19th Annual Junaluska Wreath Laying Ceremony held
By Scott McKie B.P.
One Feather staff
- Junaluska Leadership Council members Tait Smith (right) and Crystin Jones lay a wreath at the gravesite of famed Cherokee warrior Junaluska on Friday, Nov. 6.
ROBBINSVILLE – Junaluska, the famed Cherokee warrior who walked back to North Carolina after being removed to Indian Territory in Oklahoma, was honored with a wreath laying ceremony at his gravesite on Friday, Nov. 6. The 19th annual event was sponsored by the Junaluska Leadership Council, a group of high school leaders comprised of EBCI tribal members from area high schools including: Cherokee High School, Swain County High School, Smoky Mountain High School, and Robbinsville High School.
“This is a great day for our Tribe,” said Cherokee County – Snowbird Rep. Adam Wachacha who gave a brief history of Junaluska’s life and adventures. “I feel like I’m standing on sacred ground.”
Following the presentation of colors and the Pledge of Allegiance, which was said in the Cherokee language, Brooke Coggins, JLC member, gave the invocation after which JLC chairperson Madison Crowe welcomed the crowd and dignitaries in attendance.
- Cherokee County – Snowbird Rep. Adam Wachacha gave a history of Junaluska during Friday’s event.
JLC vice chairman Tait Smith and JLC member Crystin Jones laid the wreath on the gravesite as the crowd stood in quiet reverence. Smith related the reason the JLC chooses to honor Junaluska yearly, “He came back from Oklahoma just to be with our people. He’s done so much for our people, and I’m glad we do this.”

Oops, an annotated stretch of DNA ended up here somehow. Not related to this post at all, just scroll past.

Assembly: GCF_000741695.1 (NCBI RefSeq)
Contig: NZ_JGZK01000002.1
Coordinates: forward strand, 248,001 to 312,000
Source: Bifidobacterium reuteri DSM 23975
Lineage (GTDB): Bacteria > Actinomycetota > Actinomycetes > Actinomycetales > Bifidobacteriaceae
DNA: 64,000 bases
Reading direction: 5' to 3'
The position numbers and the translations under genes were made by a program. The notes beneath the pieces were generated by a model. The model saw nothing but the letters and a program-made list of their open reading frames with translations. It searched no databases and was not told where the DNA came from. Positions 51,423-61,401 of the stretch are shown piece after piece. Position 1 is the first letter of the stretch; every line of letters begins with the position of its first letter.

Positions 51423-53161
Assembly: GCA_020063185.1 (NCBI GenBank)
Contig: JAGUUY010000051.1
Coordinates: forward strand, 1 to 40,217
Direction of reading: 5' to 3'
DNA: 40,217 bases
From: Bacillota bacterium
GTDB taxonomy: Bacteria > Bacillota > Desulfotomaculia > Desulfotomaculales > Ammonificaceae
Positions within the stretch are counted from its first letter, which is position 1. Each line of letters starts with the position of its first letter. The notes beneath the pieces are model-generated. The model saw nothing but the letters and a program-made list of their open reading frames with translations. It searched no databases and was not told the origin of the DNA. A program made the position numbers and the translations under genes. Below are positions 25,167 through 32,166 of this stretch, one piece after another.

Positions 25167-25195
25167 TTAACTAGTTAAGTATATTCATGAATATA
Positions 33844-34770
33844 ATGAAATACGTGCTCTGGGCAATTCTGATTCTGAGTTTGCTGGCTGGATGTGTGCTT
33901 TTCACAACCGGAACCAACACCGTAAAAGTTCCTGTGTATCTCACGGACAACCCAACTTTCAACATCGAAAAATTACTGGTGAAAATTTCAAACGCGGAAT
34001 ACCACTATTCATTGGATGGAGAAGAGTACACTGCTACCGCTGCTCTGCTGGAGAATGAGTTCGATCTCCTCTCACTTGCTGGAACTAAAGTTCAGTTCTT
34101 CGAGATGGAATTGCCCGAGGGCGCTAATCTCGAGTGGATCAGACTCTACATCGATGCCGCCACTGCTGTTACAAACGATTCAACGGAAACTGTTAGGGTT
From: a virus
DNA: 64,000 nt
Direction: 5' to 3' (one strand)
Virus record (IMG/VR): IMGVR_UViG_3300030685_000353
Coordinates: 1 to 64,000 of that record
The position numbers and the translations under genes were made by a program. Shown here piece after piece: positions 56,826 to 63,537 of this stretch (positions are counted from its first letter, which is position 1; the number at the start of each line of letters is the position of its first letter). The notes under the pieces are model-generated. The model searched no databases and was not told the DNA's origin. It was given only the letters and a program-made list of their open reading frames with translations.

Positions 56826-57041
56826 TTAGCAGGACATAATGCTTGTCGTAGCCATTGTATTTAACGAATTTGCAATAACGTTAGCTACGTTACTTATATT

Crowe commented, “We honor Junaluska because he was one of the greatest leaders of the Cherokee people…he is at the top of the list as one of the greatest Native American people of North America.”
- Cherokee County – Snowbird Rep. Diamond Brown Jr. (right) gives closing remarks during Friday’s event as Junaluska Leadership Council chairperson Madison Crowe listens on.
Mark Junaluska, a direct descendant of Junaluska, commented, “I’m really proud of what he did.” He said that it sometimes bothers him when people talk about the meaning of the name ‘Junaluska’ which translates as ‘One who tried but Failed’.
“If you look at it in terms of where our people are, I don’t think he failed. He did what he thought was right, and I think that’s the Cherokee way.”
Entertainment for Friday’s event was provided by Cassidy Galaviz who played the flute and the Swain County High School Vocal Ensemble who performed two gospel songs.
“Everybody’s done a really good job,” said Cherokee County – Snowbird Rep. Diamond Brown Jr. as he closed the program. “I’m real proud of you all. We honor this man, respectfully.”